The History of Linfield Hall

Construction of the building began in the autumn of 1907 and was completed on September 16, 1908. Fifty students were hired to move furniture, etc. into the new building over Christmas break. The building was dedicated on February 6, 1909.

Originally known as the Agriculture Building or Agricultural Hall and later, from about 1930 to the late 1960s, as Morrill Hall, this structure was built for $80,000 with concrete footings, something new at the turn of the 20th century. The 17-inch thick exterior walls supported a red tile roof, reportedly only the second building in the state to have such a roof. The 13-inch thick interior walls were trimmed in red and white oak and Carolina pine and all floors were made of maple with the exception of the ground floor, which was poured terrazzo. Most of the original woodwork and all of the original floors remain to this day.

The south wing of Linfield Hall was constructed between 1952 and 1954 on the site of the 1909 galvanized steel, cypress and glass greenhouses. Once completed, the Animal and Dairy Industry Department and the Range Management Department moved into the new space. The Department of Animal and Range Sciences still occupies this wing of the building.

Morrill Hall was renamed Linfield Hall in 1968 after F.B. Linfield, professor of agriculture, Director of the Montana Agricultural Experiment Station from 1903 to 1937, and Dean of the College of Agriculture from 1913 to 1937.

Professor Frederic Bertil Linfield (July 17,1866–September 24,1948) came to Montana as a Professor of Agriculture for the Montana Agricultural Experiment Station in 1902 after serving ten years with the Utah Agricultural Experiment Station. Linfield was named Director of the Montana Agricultural Experiment Station in 1904 and served in that post until his retirement in 1937, a total of 33 years. Linfield began a dryland farming research program in 1906 after a buggy trip around the state to learn the concerns of Montana’s producers.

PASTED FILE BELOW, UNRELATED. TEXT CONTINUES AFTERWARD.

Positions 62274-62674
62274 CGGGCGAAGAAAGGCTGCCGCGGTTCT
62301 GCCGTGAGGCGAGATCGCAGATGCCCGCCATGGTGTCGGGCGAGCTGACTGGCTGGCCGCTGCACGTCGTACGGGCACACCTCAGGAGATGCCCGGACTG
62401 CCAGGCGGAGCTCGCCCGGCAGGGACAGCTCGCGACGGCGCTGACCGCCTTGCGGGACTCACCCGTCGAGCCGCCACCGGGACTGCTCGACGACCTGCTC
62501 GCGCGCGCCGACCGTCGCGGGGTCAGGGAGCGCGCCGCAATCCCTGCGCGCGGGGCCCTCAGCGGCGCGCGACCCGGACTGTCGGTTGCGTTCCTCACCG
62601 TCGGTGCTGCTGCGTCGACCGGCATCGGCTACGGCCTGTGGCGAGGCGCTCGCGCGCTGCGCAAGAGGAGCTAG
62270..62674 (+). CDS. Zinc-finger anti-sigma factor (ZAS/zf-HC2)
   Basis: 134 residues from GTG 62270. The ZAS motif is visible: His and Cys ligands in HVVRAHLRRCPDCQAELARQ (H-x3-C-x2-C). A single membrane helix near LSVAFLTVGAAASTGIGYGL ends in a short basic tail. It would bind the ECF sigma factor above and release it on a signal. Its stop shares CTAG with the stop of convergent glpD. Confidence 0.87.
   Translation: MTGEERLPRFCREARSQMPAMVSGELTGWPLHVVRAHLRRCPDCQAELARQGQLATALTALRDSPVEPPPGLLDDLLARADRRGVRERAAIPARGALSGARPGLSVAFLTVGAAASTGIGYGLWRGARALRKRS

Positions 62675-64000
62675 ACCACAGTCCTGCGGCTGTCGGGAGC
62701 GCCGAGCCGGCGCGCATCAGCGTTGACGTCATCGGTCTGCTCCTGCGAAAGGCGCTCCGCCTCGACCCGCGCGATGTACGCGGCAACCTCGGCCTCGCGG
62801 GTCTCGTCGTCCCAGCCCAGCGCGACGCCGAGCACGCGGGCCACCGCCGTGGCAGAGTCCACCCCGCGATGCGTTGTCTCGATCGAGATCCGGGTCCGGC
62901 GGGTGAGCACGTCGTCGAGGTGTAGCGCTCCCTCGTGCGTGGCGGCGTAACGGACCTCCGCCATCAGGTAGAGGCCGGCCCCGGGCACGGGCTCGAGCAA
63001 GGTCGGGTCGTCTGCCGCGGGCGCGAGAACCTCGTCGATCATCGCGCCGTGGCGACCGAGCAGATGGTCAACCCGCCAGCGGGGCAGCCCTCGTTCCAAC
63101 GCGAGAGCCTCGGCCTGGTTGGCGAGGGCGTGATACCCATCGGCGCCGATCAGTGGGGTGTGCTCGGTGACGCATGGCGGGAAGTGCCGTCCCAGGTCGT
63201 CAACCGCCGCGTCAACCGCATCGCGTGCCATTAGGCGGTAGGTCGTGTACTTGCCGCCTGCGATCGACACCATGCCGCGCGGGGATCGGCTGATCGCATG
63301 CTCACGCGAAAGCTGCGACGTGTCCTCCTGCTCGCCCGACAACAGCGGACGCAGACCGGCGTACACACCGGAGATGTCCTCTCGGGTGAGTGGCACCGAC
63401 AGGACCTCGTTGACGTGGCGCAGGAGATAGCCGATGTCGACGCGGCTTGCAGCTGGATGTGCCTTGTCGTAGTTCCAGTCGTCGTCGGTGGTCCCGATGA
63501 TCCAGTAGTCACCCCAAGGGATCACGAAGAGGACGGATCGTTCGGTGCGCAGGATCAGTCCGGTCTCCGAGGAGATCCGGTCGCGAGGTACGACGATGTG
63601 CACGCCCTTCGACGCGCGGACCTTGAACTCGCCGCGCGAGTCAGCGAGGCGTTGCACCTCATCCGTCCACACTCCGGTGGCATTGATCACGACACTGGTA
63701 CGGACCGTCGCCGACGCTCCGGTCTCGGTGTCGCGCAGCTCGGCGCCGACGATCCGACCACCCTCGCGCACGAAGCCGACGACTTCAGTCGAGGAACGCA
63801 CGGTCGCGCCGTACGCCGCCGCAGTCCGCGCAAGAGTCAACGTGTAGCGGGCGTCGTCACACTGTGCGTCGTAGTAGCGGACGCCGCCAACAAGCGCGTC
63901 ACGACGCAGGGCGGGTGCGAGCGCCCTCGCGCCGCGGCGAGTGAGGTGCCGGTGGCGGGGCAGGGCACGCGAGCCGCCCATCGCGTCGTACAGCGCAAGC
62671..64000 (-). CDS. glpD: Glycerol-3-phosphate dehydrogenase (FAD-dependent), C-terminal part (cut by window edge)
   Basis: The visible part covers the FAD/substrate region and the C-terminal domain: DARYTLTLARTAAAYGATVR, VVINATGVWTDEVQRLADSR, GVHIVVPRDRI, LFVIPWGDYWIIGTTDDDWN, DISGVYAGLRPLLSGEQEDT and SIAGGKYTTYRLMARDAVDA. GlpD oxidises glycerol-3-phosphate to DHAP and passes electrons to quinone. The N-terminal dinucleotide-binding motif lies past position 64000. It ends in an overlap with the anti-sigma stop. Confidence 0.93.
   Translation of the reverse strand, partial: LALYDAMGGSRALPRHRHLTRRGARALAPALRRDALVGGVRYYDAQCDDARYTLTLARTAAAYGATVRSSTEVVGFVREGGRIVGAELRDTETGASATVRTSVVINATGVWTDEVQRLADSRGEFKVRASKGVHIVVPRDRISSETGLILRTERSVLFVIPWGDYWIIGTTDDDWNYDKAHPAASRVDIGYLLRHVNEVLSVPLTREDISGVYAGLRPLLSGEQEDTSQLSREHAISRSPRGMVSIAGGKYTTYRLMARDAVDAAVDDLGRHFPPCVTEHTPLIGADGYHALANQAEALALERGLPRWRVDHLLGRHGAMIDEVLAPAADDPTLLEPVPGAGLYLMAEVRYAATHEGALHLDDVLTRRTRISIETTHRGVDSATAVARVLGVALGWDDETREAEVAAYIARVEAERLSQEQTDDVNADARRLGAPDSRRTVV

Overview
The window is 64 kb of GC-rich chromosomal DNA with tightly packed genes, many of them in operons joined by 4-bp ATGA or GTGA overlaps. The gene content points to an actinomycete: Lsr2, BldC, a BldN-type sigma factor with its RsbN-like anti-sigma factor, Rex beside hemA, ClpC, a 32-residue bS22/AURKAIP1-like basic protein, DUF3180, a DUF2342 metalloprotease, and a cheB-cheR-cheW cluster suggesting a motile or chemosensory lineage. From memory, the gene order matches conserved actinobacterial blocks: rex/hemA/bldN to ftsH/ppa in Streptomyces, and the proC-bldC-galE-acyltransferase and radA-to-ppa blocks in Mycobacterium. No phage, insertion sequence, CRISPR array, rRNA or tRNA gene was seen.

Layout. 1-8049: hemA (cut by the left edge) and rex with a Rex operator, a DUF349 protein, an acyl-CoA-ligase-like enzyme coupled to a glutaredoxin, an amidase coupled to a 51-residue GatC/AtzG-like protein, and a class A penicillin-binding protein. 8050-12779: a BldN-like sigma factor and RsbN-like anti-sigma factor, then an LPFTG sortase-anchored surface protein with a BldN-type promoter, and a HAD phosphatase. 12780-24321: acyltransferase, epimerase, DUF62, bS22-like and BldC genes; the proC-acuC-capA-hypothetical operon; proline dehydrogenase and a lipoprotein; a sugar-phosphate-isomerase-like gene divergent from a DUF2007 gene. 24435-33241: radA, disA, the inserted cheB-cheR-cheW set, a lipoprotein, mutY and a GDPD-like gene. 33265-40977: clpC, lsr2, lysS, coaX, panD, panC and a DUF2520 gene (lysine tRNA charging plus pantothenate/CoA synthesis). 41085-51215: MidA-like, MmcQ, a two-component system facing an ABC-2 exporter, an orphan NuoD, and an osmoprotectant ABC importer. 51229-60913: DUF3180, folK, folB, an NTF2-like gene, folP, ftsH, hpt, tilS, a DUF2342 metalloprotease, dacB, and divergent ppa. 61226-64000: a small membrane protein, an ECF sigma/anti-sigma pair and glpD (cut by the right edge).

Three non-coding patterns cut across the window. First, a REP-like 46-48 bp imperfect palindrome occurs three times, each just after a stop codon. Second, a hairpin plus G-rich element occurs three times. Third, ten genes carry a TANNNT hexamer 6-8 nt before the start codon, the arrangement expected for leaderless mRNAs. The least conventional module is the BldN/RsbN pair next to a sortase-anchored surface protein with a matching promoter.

Linfield was the principal of the School of Agriculture short courses from 1903 to 1907 when the School was reorganized by Linfield and President J. Hamilton to offer a three year course of study with classes held six months of the year. Linfield was appointed as the first Dean of the School of Agriculture in 1913 and remained Dean until his retirement in 1937, a total of 24 years. The School was reorganized again in 1922 to offer unit courses in specific departmental topics. Group courses in diversified farming, livestock production, and tractor grain farming were offered from 1929 to 1933.

Professor Linfield managed the early development of policies, procedures and direction for both the Montana Agricultural Experiment Station and the College of Agriculture, laying the foundation for the institutions as they exist today—responsive to the needs of producers and students. His vision and persistence are unmatched.

Frederic Linfield died in Billings in 1948 at the age of 82. The building where he spent the vast majority of his career guiding the fledgling agricultural education and research activities for Montana was named in his honor in September 1968.